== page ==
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It's summer in south county, where the heat and the abominable urban sprawl are as palpable as, well, Los Angeles'. In a booth at the Eat-Rite Diner on Lindbergh sits 38-year-old filmmaker Bill Boll, about as close as you can get to a human bridge between Hollywood and the less-glamorous cinematic struggles that occur near the banks of the Big Muddy.
Having spent six years in Los Angeles -- mainly toiling alongside his former St. Louis University High School classmate and local-boy-made-good director buddy George Hickenlooper (Hearts of Darkness, Man From Elysian Fields) -- Boll, whose April Is My Religion in 2001 became the first locally produced feature ever to air at the St. Louis International Film Festival (SLIFF), returned to the St. Louis area to care for his quadriplegic father. His assessment of the local filmmaking landscape is unflinching.
"The scene is nowhere near big enough -- or good enough -- to keep anyone with real ambitions," Boll says. "Everyone who gets good leaves. But that could change overnight."
Tucked beneath Boll's arm is a three-minute trailer for a documentary he's co-producing about the infamous Coral Court Motel. Burned out after April, Boll was aimlessly looking for a documentary project when photographer Shellee Graham and the motel idea all but fell into his lap.
"I'd been [to the Coral Court] several times as a patron," says the filmmaker, a sinister grin creeping across his face. "It was exactly what I was looking for."
Co-producer Graham's vast collection of paraphernalia, photographs and contacts tied to the Watson Road motel, which was bulldozed in 1995, have made the typically daunting task of acquiring licensing rights to topical footage a gazillion times easier than it otherwise would have been. "All the legwork was done," Boll says. "Shellee would set up interviews and I'd just show up with the camera."
All set, then. Or not. There was still the issue of cold hard cash, and Boll was at a loss for potential funding sources for a film with no self-evident ties to civic organizations that can often be relied upon if the topic is relevant. Then Graham told him about a buddy of hers, Bruce Marren, who'd secured funding in 2001 for a documentary about Gaslight Square through a little-known grant known as CALOP (Committee for Access and Local Origination Programming), administered by the municipality of University City.
Mere weeks later, after an application process that included a presentation to a selection committee, Boll and Graham had a cool $10,000. Boll expects that the money will cover the cost of the Coral Court project, which he hopes to complete by November.
Regional and statewide arts-commission grants are commonplace nationwide, but CALOP, which seeds the St. Louis film community with some $125,000 annually via grants of $5,000 to $10,000 endowed exclusively for documentary productions, is a rare bird.
The grant program came out of a partnership between U. City and cable provider Continental Cablevision. To satisfy Federal Communications Commission requirements, cable companies typically supply municipalities with public-access channels or production facilities, but University City officials had other things in mind in 1980 when they negotiated their deal for two percent of Continental's local gross revenues.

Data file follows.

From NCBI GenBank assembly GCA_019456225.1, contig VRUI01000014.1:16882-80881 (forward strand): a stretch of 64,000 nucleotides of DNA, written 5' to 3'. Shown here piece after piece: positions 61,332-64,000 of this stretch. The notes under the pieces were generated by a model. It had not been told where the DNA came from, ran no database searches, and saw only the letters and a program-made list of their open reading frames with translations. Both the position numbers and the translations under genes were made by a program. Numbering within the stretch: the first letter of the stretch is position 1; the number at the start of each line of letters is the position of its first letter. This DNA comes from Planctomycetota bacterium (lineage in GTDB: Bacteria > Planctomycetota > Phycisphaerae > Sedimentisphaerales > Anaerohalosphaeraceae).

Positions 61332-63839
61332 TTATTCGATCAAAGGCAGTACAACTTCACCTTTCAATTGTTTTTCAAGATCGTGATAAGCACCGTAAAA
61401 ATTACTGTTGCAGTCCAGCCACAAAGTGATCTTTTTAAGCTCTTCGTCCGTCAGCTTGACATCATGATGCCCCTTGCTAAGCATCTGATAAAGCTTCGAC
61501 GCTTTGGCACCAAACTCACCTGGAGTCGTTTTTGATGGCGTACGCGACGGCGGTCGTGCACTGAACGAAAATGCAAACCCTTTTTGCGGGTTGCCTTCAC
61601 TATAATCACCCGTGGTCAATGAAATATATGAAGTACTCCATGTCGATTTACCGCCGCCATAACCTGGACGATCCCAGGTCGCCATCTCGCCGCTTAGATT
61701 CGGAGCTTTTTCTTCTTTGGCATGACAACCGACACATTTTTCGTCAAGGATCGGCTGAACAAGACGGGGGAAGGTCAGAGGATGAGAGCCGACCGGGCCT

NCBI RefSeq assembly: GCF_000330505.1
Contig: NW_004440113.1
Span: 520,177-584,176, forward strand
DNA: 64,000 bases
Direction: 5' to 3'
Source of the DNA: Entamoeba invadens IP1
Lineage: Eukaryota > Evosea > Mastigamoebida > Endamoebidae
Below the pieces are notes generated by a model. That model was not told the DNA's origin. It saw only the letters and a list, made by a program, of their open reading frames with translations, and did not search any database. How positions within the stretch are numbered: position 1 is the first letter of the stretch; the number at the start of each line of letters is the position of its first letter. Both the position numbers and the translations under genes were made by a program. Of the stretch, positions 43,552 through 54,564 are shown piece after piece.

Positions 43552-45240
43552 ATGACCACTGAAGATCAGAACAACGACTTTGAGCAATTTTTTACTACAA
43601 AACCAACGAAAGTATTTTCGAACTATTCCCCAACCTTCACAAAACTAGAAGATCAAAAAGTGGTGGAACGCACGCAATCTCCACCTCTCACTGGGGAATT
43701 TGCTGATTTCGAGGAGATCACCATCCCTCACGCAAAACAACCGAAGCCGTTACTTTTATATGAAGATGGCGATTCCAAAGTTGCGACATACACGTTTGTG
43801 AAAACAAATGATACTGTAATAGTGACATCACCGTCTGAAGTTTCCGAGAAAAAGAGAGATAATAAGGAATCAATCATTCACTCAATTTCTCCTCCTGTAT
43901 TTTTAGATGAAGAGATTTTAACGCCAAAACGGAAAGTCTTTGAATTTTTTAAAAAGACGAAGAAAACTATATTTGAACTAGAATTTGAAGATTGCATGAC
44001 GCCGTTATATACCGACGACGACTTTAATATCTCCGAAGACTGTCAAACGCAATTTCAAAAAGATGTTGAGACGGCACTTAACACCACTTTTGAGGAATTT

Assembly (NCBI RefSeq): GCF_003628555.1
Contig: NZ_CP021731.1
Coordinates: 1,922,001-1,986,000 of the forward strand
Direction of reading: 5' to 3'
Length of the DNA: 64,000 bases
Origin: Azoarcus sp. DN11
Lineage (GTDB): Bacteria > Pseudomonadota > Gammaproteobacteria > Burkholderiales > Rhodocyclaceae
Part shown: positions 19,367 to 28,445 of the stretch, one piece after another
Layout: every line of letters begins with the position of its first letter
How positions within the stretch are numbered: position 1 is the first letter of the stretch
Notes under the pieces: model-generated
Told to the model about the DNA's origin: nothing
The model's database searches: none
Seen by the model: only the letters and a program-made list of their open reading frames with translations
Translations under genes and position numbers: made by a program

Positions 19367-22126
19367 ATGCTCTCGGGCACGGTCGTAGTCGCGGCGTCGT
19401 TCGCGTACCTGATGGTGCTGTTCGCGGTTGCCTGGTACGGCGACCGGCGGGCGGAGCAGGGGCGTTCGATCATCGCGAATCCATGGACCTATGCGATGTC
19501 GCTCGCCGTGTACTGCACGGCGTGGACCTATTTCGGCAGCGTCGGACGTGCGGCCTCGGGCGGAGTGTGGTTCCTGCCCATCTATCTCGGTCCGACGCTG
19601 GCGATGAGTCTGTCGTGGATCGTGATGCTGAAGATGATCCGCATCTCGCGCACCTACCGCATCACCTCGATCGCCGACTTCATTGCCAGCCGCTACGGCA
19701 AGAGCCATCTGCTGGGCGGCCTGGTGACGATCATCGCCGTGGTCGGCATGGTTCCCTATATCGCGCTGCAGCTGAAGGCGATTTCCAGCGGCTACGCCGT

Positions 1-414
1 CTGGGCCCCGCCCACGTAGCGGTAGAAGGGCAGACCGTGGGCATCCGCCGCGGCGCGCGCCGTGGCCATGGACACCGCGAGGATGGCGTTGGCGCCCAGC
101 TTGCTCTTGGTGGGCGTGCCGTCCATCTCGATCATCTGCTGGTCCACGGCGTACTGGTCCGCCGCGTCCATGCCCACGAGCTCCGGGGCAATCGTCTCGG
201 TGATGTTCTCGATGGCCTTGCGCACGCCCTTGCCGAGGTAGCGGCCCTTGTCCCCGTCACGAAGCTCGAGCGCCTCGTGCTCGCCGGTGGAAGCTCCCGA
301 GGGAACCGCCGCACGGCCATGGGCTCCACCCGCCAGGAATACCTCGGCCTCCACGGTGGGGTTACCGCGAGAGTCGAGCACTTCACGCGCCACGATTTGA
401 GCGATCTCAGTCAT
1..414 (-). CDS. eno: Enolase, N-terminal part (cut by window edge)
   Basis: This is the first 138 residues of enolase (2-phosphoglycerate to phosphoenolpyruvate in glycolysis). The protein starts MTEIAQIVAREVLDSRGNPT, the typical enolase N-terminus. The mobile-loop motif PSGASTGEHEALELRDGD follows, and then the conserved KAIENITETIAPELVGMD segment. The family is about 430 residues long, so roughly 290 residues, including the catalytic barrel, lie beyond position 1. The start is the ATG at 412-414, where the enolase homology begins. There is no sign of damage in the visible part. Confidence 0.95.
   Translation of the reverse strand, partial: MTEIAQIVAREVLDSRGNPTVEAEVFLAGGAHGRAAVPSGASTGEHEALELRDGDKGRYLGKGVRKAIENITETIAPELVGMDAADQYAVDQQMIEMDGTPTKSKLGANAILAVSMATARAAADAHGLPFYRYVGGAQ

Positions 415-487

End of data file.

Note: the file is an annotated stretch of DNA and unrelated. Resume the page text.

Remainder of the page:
Initially, the city used the money to purchase video equipment for its public schools. In 1989, the grant program was conceived. (The city's current provider, Charter Communications, now itemizes CALOP on its invoices, at a rate of $1 per subscriber per month.) Grant applications are screened by a committee composed of four U. City residents, a school district representative, a city councilmember and liaisons from the city bureaucracy and Charter. The grant has few stipulations, the main one being that U. City's public-access channel premieres all CALOP documentaries.
"That's pretty unique," Sandra Ruch, executive director of the Los Angeles-based International Documentary Association, says of the CALOP program. "To fund documentaries is always very difficult. [The filmmakers] usually do it through their credit cards or families. That they're funding local artists when the national arts budget is being cut is rather unusual, and rather encouraging."
"I don't know that anybody does anything like it," echoes Scott Rimmell, Charter's liaison to the grant committee.
There's certainly nothing like CALOP in the city of St. Louis, although city-affiliated nonprofit Double Helix Television (DHTV) has committed to airing some CALOP-funded films. In fact, though it's no guarantee, the CALOP imprimatur enhances a film's odds of being accepted for wider broadcast. "Obviously, if somebody at CALOP liked it, that's good," says Patrick Murphy, an award-winning producer at KETC-TV (Channel 9) and a CALOP grant recipient for a 1998 documentary about the Katy Trail.
As the area's PBS affiliate, KETC occupies a key position in the St. Louis documentary-filmmaking food chain. Bill Boll goes as far as to credit Channel 9 with spreading the grant's gospel to the film community. "[U. City] had been doing it for years and years, but nobody knew about it," Boll says. "Then KETC premiered the Gaslight Square documentary, and everyone and their brother is applying for the grant."
Monica McFee, U. City's staff liaison to the CALOP committee, confirms that KETC's September 2002 broadcast of Marren's Gaslight Square: The Forgotten Landmark was indeed a catalyst for heightened interest in the grant program -- or part of one, anyway. The film, McFee points out, had already enjoyed a lengthy run at the Missouri History Museum, and, of course, a screening on U. City's public-access channel.